My belief is that nothing will make a real difference unless home, family, and consequently the family table, return to occupy their traditional proper place in our society. This is far more complex than calories, fats, vitamins and DRI. This is about the whole course our life will take from now on. 

13 comments:

famayes said...

I am very grateful to my Mom for always insisting we eat a sit down meal together every night and never letting us watch TV while we were eating. My own family has benefited from having a family meal together everyday.

Linda said...

Anna, I couldn't agree with you more.Thank-you so much for this.

Muriel said...

I wholeheartedly agree with you !
I have always managed to cook home-made meals for my family of 5, even if I have always worked outside of the home, part-time, of course, otherwise I don't think I could have done it !
I live in France, where the family dinner is something very important, I think most French family do it this way and I don't think it will change any day...
I buy our meat twice a year to an organic farmer, so we don't have to buy it from supermarket, I grow a lot of our fruits and veggies and belong to a CSA who provide us a big basket of organic veggies each week
I bake a lot, always lowering sugar amounts, as you do too !
My children are very healthy, I never fed them with commercial cereals or artificial vitamins, and I can tell you they are thriving !
They are now 15, 13 and 10, and eat a very wide range of food, including a lot of veggies and fruits...
I think you are doing a very good job with your little girls, and yes it can be done without in "harm" against those poor deprived children who don't binge on junk food everyday LOL

Michelle said...

As a woman that works outside the home (albeit without kids) I can emphatically state that it is possible to eat a nutritious dinner each night. And that you can get a nutritious dinner on the table in under 30 minutes, it just takes a bit of planning and a bit of ingenuity.

Anonymous said...

My mother worked full time when I was growing up. We always ate together, and never in front of the television. She cooked from scratch and when I was old enough I took over lots of the cooking because I was home first. I enjoyed the responsibility! The majority of my friends came from households where both parents worked and meals were healthy, balanced and home-cooked. Ironically, the friend I didn't like going to tea with because her mother always served burgers or fishfingers (both of which I disliked) was a part time childminder working from home...

I would argue that it is a matter of education. People are told that convenience foods are easier to prepare, while I learned to make a pasta sauce out of random bits and pieces which takes minutes and is very healthy. Far cheaper too.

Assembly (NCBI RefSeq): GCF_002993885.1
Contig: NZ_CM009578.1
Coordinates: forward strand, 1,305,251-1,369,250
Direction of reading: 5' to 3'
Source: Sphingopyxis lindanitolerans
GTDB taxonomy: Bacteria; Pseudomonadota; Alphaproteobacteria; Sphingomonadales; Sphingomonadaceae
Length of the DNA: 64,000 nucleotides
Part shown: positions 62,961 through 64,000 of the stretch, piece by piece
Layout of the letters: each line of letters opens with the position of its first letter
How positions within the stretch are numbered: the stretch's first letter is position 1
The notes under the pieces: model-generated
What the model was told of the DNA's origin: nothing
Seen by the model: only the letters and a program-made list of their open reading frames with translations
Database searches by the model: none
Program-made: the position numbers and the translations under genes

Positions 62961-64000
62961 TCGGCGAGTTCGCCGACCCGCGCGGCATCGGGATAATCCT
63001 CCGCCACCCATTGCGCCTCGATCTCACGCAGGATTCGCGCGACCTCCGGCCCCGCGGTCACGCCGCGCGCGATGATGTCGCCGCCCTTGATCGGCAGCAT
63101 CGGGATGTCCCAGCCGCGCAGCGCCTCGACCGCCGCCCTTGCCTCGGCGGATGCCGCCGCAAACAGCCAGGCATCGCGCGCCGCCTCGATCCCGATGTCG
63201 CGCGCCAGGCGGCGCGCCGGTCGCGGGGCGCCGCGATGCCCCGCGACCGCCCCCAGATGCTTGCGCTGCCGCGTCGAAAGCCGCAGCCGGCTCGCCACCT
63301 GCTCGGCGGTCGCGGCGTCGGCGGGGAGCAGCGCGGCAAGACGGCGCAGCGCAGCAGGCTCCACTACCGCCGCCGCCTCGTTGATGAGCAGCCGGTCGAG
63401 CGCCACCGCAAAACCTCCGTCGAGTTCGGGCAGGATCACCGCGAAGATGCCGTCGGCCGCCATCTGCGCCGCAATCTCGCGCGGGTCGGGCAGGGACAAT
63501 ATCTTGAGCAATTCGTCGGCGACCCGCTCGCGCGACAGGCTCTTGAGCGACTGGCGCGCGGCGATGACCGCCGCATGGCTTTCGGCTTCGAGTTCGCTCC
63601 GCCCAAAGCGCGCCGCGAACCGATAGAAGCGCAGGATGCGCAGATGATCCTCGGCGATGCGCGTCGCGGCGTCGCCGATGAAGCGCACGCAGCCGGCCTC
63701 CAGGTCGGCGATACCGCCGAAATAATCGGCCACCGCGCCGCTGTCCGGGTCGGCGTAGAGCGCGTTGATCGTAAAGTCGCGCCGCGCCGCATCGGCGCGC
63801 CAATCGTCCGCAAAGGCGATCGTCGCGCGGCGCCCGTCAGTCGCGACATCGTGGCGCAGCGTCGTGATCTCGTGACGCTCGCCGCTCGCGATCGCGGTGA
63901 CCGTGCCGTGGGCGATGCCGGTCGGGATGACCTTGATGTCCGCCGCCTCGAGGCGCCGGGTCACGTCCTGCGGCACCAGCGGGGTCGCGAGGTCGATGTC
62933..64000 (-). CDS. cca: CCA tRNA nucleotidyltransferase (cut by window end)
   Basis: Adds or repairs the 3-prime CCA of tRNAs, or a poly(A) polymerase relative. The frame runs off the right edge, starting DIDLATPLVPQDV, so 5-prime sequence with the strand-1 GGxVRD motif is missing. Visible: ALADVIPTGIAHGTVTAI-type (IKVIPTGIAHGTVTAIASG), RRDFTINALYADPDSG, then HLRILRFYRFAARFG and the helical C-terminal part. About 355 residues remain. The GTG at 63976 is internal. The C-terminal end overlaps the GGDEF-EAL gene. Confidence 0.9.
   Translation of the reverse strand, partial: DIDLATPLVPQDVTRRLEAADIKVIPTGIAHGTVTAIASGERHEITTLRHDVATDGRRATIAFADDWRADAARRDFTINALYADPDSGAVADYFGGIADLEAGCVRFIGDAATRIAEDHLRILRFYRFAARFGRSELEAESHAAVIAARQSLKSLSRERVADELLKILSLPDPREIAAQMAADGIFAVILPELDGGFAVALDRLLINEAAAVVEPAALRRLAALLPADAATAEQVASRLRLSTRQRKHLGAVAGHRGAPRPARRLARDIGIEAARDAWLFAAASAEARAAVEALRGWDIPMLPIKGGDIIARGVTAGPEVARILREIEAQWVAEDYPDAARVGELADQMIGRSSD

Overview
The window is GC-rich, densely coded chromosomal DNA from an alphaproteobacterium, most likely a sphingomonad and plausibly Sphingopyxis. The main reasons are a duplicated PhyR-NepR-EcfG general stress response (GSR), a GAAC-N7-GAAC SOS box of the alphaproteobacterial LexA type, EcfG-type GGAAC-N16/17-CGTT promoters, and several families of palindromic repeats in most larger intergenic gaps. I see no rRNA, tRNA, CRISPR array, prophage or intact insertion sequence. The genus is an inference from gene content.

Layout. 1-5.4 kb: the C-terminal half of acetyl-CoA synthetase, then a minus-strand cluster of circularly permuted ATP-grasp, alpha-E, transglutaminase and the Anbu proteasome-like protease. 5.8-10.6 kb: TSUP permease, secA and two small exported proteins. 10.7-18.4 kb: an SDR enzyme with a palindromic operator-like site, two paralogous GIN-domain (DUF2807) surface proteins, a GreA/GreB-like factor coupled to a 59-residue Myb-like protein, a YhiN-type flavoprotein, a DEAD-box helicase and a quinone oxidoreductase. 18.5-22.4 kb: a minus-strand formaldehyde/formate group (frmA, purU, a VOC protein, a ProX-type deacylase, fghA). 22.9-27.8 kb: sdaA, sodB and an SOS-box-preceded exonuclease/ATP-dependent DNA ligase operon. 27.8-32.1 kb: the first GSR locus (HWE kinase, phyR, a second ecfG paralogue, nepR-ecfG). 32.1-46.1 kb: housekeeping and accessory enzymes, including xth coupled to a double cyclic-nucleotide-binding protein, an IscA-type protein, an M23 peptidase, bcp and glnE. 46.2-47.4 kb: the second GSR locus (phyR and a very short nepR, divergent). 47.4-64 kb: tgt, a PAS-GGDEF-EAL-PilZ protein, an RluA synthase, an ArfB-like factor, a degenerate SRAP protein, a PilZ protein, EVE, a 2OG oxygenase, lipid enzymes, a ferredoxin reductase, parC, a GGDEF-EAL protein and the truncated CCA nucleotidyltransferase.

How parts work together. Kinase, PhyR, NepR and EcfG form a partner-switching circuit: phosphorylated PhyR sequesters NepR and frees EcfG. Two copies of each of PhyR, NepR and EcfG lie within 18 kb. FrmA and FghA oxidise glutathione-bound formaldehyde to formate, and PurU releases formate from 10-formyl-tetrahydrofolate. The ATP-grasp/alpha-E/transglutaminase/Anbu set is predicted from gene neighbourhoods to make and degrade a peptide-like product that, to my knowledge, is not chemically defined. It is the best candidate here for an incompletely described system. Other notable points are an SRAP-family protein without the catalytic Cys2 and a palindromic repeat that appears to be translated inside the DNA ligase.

Sarah

Jana said...

For years now I've enjoyed reading your blog and articles on LAF. You really have a good grasp of what stay-at-home mothers are dealing with these days. It's not the same as when our mothers were our age.

I need major help, as do many other mothers out there trying to stay home. I can follow a recipe but I lack the flow and forethought of a mother from 50 years ago. I have lots of cookbooks of a wide variety of sources but pulling them down and using them really only happens when I'm baking for a special event like bread , candy or cookies. I've also learned that while baking is like a chemistry experiment, cooking is much more free flowing and intuitive. I can bake but I'm not very good at cooking.

Would you consider creating blog posts to help us new moms and stay-at-home wives in the art of meal planning and getting nutritious meals on the table? I strongly dislike the newer cookbooks today that get rid of ordinary ingredients (butter, coconut oil, cream) in favor of chemically created low fat substitutes. I find if I shop on the outer edges of our grocery store I avoid those items but I don't know what to do with the items I find (kale? sweet peppers? cauliflower? parsley?). My meals are boring and lack variety. I don't even know what nutrients I need or vitamins.

Please help.

Beka said...

Shalom Jana! i'd like to help u find some recipes. Check out bulkherbstore.com 's youtube site for some healthy smoothies for kids and adults. Will sent you more links.

Anonymous said...

As a mother of 4 who works full time outside of the home, I can say it is still possible to feed your family homemade (from scratch) food and sit down together as a family to eat it if you make it a priority and do some planning. We do it every night and every morning for breakfast. And we send homemade food in their lunchs.

Jana said...